United Nations Security Council will have their own opportunity to
speak about it. But the Saddam Hussein regime is gone. There is no
reason for the people of Iraq to suffer sanctions any longer.
Q I'm sorry, if I could just ask one more. Do you expect that
Germany will be on board this time around, since the issue is not about
MR. FLEISCHER: As the President said, this -- the environment is
much more hopeful this time. But I can't speak for other nations.
Q On the tax cut plan, the President, as he talks around the
country, has made the dividend tax elimination such a centerpiece of
the plan. And now that the House has trimmed it back a little bit, and
the Senate has cut it way back, and there are different versions in the
different Houses, what is it exactly the President is going to ask for
when he goes to these audiences and tries to promote his plan? He's
been urging people to email their members of Congress, but what exactly
is he supporting at this point?
MR. FLEISCHER: Make not mistake, the President is still committed
to a 100-percent elimination of the taxation on individual dividends,
because it's double-taxation. He thinks it's wrong. And by
eliminating it, it creates the greatest boost for the economy. That
continues to be the President's goal.
Now, as you know, there is a process here. The House and the
Senate pass their legislation and they meet in the crucial conference
committee to iron out differences. So we're watching the beginnings of
the story here. The beginnings have already gotten off substantially
to a good start. No question, there are differences in some of the
substantive levels on the dividend tax cut. We'll work through the
Q Well, he can no longer realistically expect to get the full
elimination of that tax.
MR. FLEISCHER: We'll continue to work through the process. And if
the President believes that zero is the appropriate goal, he'll work
Q But what's the purpose of talking about the whole thing now
if it's going away already?
MR. FLEISCHER: I don't think you can presume it's gone away
already. Let the process proceed.
Q Is he going to change his message a little next week when he
talks to these audiences in Indiana?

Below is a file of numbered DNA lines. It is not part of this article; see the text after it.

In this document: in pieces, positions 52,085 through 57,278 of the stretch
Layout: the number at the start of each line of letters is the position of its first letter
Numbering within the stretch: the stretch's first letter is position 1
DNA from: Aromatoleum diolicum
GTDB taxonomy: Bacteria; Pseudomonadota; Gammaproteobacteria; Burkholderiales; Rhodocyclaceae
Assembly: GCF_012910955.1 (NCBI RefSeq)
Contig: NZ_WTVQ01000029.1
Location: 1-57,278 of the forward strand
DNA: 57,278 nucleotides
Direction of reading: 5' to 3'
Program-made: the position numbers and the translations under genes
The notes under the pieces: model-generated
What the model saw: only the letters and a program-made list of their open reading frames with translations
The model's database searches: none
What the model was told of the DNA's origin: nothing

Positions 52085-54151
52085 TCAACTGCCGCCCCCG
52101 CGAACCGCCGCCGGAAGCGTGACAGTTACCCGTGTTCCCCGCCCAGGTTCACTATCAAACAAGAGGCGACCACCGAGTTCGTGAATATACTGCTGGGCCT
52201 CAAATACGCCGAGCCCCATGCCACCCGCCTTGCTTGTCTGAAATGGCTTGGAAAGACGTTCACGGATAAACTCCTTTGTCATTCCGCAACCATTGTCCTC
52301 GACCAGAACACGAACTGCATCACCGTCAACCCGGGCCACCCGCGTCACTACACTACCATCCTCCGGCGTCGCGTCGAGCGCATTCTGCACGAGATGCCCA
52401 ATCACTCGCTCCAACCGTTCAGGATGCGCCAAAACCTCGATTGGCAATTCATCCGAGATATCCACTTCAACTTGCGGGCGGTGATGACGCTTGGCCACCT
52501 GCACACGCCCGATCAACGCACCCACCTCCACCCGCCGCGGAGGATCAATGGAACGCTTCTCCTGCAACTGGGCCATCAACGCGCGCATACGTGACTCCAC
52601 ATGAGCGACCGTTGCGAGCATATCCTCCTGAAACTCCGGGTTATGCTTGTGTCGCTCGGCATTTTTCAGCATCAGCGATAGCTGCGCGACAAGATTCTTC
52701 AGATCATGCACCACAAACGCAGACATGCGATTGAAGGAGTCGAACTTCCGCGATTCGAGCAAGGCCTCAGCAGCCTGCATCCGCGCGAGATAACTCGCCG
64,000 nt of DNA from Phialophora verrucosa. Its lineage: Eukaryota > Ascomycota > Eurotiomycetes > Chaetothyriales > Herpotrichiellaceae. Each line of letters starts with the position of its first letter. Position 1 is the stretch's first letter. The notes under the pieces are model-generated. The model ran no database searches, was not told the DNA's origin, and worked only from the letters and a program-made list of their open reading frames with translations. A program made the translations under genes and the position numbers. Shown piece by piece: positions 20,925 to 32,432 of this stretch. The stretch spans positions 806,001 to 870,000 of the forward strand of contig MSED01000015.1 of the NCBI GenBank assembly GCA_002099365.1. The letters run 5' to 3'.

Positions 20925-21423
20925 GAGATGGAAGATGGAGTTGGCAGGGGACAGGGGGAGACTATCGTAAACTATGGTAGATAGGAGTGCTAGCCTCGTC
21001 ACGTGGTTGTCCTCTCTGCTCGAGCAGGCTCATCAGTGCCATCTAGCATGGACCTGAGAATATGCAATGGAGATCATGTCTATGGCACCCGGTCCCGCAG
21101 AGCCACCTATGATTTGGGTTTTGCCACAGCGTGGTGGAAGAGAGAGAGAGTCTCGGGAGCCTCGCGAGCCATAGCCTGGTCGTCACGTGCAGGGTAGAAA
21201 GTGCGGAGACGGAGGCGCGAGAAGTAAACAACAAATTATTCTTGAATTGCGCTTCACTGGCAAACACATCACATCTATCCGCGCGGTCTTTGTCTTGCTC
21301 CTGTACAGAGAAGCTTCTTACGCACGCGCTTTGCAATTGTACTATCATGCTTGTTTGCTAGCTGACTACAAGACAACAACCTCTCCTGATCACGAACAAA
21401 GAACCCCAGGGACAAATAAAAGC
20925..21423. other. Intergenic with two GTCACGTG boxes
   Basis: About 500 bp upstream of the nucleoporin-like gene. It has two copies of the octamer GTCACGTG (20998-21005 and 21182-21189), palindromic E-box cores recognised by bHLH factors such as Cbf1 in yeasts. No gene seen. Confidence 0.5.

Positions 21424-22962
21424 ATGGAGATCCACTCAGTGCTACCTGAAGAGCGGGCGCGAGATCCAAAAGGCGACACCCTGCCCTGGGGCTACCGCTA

MR. FLEISCHER: You'll be there. I'm sure you'll be able to cover
Q Ari, on the United Nations, the President is pretty clear
that he believes the United Nations failed the test when it really
mattered, when it had to do with war and peace on Iraq. So does --
what is his level of confidence? Does he think that there's a
legitimate place for the U.N., going forward?
MR. FLEISCHER: Well, I think you have to separate the U.N.
activities here into two columns. The first column is what the
President viewed as a failure by the United Nations to come to terms
with preserving peace and security by not enforcing its resolutions;
therefore, the coalition enforced the resolutions.
On the other side, in the second column, are the ongoing activities
that the United Nations has demonstrated success in, involving
reconstruction efforts and humanitarian efforts. And that's what the
oil-for-food program represents, and that's what lifting the sanctions
represents. So this is proceeding along those tracks. Again, the
President said last night, it's proceeding on a more hopeful
environment in the Security Council. And events will take place.
We'll judge from there.
Q Let me ask you something about the assault weapons ban. I
realize the President was for the reauthorization back in 2000. Why
does he support that?
MR. FLEISCHER: Well, the President thought, and said so at the
time in 2000, that the assault weapon ban was a reasonable step. The
assault weapon ban was crafted with the thought that it would deter
crime. There are still studies underway of its crime deterring
abilities, but the President thought that was reasonable, and that's
why he supported it. And that's why he supports the reauthorization of
the current ban.
Q Does it work?
MR. FLEISCHER: There are, indeed, studies underway that will
determine that. And we'll await those studies to make any final
conclusions. But that's exactly what the President said in 2000.
Q But he's willing to disappoint a pretty big supporter here,
the NRA, based on some ongoing studies, or does he have a more
fundamental belief that these kinds of weapons should not --
MR. FLEISCHER: He believed it in 2000, before studies were
completed; he continues to believe it now. We'll see if the studies
provide any additional information. But the President focuses on this
issue like he does on all -- he focuses it on the merits. He makes
his determinations. Often the President will agree, of course, with
the National Rifle Association. On this issue he does not.
Q One more point on this. Forgive me for wading into the
politics of issues like this, but he doesn't think that there's --
is he concerned about taking steps that put him at odds with his
Republican base, or does he feel like really he's built himself up so
much it's not an issue?
MR. FLEISCHER: No, I think when you look across-the-board at the
positions the President takes, the President evaluates the issues that
come before him based on the facts, based on the merits. He makes the
determinations, and then others are free to say whether they agree or
disagree with the President. I think his view to whether it's an issue
that's important to one party or another party, or to many people in